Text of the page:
NASA scientists have solved the 39-year-old mystery of Jupiter's lightning storms.
When Voyager 1 flew past the planet in 1979, it collected data showing mysterious lightning-associated radio signals completely different to the signals produced by lightning on Earth.
In a paper published in the journal Nature, the scientists from NASA's Juno mission have discovered that Jovian lightning is inside-out compared to lightning on Earth.
While the revelation showed how Jupiter lightning is similar to Earth's, the new paper also notes that where these lightning bolts flash on each planet is actually quite different.
"Jupiter lightning distribution is inside-out relative to Earth," said Shannon Brown, a scientist at NASA's Jet Propulsion Laboratory and the lead author of the paper.
"There is a lot of activity near Jupiter's poles but none near the equator. You can ask anybody who lives in the tropics-this doesn't hold true for our planet," Mr Brown added.
This was probably due to the way that the gas giant was heated, the team believed – because on Earth, where we received most of our heat from the sun's radiation, the hottest place is the equator which receives the most of the sunshine.
This causes warm most air to rise most freely at the equator, powering huge lightning storms.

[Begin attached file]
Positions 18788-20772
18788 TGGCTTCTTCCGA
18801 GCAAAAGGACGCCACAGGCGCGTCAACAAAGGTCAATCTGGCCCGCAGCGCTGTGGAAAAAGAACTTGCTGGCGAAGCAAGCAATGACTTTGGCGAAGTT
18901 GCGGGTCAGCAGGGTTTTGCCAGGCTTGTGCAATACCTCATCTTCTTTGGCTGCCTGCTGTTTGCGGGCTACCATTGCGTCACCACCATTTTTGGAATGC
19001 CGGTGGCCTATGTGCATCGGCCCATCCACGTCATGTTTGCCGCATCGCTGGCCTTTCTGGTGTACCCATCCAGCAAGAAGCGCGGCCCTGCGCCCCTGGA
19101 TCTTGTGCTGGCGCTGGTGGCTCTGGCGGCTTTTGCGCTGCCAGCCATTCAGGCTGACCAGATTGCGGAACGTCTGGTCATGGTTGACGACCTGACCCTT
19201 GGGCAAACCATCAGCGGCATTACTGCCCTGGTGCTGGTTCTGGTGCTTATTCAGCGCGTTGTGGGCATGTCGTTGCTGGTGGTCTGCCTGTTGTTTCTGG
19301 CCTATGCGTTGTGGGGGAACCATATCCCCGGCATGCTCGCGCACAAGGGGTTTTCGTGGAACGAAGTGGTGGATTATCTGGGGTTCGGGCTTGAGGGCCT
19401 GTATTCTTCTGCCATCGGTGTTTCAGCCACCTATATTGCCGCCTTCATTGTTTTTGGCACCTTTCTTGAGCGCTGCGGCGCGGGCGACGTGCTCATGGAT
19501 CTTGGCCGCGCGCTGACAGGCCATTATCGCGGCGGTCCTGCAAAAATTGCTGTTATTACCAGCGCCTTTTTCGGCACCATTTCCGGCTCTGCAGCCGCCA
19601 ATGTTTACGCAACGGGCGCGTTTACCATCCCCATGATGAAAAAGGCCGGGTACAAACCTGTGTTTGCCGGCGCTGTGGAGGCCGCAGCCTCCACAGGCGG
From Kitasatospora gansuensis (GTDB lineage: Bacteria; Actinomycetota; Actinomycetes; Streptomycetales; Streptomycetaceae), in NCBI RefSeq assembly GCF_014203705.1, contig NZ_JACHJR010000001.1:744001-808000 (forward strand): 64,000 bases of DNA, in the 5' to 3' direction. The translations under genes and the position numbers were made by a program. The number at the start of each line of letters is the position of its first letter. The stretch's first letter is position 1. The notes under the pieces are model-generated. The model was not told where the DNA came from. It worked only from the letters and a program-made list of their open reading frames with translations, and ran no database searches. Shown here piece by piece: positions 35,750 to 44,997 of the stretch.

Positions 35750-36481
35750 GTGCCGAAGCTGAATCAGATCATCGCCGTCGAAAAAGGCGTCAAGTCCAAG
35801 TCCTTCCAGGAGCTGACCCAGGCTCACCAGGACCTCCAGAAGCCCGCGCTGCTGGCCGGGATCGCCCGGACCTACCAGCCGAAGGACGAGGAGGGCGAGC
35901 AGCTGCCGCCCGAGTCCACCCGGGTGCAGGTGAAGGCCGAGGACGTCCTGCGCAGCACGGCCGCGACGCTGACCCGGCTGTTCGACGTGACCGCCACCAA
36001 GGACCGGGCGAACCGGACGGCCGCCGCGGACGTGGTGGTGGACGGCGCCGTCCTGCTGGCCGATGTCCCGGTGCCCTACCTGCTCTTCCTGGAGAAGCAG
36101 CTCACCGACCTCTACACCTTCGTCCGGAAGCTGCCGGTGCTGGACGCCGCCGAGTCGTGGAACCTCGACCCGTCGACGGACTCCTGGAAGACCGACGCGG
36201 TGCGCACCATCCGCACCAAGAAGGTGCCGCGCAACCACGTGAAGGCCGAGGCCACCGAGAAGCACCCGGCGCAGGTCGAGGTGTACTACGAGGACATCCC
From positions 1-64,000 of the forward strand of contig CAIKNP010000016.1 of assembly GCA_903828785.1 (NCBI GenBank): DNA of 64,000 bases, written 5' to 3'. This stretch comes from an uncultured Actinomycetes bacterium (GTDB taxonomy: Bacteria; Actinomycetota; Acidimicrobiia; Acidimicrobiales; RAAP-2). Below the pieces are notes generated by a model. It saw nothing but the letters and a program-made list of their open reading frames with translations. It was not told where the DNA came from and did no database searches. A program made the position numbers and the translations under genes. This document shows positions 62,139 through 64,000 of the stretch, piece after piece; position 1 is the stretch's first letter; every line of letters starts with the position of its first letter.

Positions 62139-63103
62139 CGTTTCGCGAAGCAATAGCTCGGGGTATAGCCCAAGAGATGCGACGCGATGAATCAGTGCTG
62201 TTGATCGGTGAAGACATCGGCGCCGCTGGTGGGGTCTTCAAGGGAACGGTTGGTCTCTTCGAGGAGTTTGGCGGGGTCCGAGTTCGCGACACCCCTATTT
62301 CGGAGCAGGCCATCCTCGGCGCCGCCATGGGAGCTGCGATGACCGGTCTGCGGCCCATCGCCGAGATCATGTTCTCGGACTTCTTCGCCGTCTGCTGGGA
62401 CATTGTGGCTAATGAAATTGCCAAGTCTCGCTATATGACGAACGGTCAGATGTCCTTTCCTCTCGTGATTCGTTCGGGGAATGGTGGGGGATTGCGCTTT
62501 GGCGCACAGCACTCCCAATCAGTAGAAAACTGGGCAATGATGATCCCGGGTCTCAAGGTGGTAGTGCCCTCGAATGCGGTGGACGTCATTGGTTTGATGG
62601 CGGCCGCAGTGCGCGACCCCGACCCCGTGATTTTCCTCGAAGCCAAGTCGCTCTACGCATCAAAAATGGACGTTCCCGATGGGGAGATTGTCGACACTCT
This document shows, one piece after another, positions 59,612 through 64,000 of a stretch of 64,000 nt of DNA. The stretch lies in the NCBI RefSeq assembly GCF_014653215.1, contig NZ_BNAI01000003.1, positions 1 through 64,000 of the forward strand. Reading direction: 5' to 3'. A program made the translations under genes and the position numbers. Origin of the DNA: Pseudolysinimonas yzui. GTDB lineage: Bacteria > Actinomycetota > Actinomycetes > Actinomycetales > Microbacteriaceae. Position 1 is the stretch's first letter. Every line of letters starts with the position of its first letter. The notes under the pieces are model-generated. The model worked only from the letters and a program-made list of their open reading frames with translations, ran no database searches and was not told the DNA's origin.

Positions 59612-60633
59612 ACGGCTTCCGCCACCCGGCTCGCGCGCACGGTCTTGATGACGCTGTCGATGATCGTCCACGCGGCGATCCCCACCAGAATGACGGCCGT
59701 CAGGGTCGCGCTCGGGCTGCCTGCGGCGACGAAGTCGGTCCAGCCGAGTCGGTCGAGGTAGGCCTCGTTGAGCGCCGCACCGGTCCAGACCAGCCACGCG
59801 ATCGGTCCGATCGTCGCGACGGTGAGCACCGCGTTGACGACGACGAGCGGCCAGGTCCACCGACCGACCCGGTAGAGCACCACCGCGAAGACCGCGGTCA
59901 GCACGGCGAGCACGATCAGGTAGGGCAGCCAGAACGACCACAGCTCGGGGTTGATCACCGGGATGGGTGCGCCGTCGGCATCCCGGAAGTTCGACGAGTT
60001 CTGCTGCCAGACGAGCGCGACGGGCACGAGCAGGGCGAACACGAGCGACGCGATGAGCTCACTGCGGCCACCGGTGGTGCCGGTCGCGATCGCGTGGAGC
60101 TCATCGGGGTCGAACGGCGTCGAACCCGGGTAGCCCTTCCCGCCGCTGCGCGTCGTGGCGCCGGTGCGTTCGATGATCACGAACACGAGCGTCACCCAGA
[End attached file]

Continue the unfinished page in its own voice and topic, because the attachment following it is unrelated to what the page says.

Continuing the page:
But for Jupiter, which orbits the Sun more than five times the distance that Earth does, and receives 25 times less sunlight, the atmosphere receives most of its heat from within the planet itself.
Although the Sun's rays heat up Jupiter's equator more than the poles – just as they do on Earth – the scientists believe that this actually stabilises Jupiter's atmosphere, preventing air warmed by the planet's interior from rising.
Because the poles do not have this upper-level warmth creating atmospheric stability, the warm gases from Jupiter's interior are able to rise and result in powerful lightning storms.
The research has posed an answer to a mystery which had been been puzzling scientists since the 1979 Voyager 1 flyby.
"No matter what planet you're on, lightning bolts act like radio transmitters – sending out radio waves when they flash across a sky," said NASA's Shannon Brown.
He said the previous analysis of Jupiter's atmosphere had been limited by the spacecrafts' equipment.
"Until Juno, all the lightning signals recorded by spacecraft were limited to either visual detections or from the kilohertz range of the radio spectrum, despite a search for signals in the megahertz range," Mr Brown explained.
"Many theories were offered up to explain it, but no one theory could ever get traction as the answer."
Juno, which launched in 2011, has been orbiting Jupiter since July 2016.
Its highly sensitive scientific instruments include the Microwave Radiometer Instrument (MWR) which records radiation from deep inside the gas giant's atmosphere.
"In the data from our first eight flybys, Juno's MWR detected 377 lightning discharges," said Mr Brown.
"They were recorded in the megahertz as well as gigahertz range, which is what you can find with terrestrial lightning emissions.
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"We think the reason we are the only ones who can see it is because Juno is flying closer to the lighting than ever before, and we are searching at a radio frequency that passes easily through Jupiter's ionosphere."
Juno will make the 13th flyby out of 37 planned orbits over Jupiter's mysterous cloud tops on 16 July.